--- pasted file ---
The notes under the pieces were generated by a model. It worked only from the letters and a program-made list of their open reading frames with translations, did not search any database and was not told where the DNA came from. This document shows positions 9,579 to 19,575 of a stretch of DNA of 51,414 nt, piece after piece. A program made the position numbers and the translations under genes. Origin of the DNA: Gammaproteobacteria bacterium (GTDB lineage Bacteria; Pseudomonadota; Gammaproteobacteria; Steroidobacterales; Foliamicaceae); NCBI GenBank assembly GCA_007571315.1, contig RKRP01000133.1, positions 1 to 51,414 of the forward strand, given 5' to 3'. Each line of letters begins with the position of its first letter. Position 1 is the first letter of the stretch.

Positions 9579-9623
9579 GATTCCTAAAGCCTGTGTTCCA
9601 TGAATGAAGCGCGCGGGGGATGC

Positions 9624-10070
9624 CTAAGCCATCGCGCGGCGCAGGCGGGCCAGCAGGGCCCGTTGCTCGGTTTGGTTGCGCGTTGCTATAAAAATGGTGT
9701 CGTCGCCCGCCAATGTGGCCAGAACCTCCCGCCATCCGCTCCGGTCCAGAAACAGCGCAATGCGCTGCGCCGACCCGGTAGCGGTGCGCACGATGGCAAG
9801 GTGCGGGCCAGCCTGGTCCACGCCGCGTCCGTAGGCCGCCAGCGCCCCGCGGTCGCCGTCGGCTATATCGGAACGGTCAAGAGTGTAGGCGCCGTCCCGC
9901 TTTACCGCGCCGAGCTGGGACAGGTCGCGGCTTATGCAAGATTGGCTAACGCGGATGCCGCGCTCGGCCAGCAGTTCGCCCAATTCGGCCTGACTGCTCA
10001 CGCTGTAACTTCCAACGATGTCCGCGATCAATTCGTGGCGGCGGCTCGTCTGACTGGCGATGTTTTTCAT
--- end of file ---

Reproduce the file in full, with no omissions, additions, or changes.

The notes under the pieces were generated by a model. It worked only from the letters and a program-made list of their open reading frames with translations, did not search any database and was not told where the DNA came from. This document shows positions 9,579 to 19,575 of a stretch of DNA of 51,414 nt, piece after piece. A program made the position numbers and the translations under genes. Origin of the DNA: Gammaproteobacteria bacterium (GTDB lineage Bacteria; Pseudomonadota; Gammaproteobacteria; Steroidobacterales; Foliamicaceae); NCBI GenBank assembly GCA_007571315.1, contig RKRP01000133.1, positions 1 to 51,414 of the forward strand, given 5' to 3'. Each line of letters begins with the position of its first letter. Position 1 is the first letter of the stretch.

Positions 9579-9623
9579 GATTCCTAAAGCCTGTGTTCCA
9601 TGAATGAAGCGCGCGGGGGATGC

Positions 9624-10070
9624 CTAAGCCATCGCGCGGCGCAGGCGGGCCAGCAGGGCCCGTTGCTCGGTTTGGTTGCGCGTTGCTATAAAAATGGTGT
9701 CGTCGCCCGCCAATGTGGCCAGAACCTCCCGCCATCCGCTCCGGTCCAGAAACAGCGCAATGCGCTGCGCCGACCCGGTAGCGGTGCGCACGATGGCAAG
9801 GTGCGGGCCAGCCTGGTCCACGCCGCGTCCGTAGGCCGCCAGCGCCCCGCGGTCGCCGTCGGCTATATCGGAACGGTCAAGAGTGTAGGCGCCGTCCCGC
9901 TTTACCGCGCCGAGCTGGGACAGGTCGCGGCTTATGCAAGATTGGCTAACGCGGATGCCGCGCTCGGCCAGCAGTTCGCCCAATTCGGCCTGACTGCTCA
10001 CGCTGTAACTTCCAACGATGTCCGCGATCAATTCGTGGCGGCGGCTCGTCTGACTGGCGATGTTTTTCAT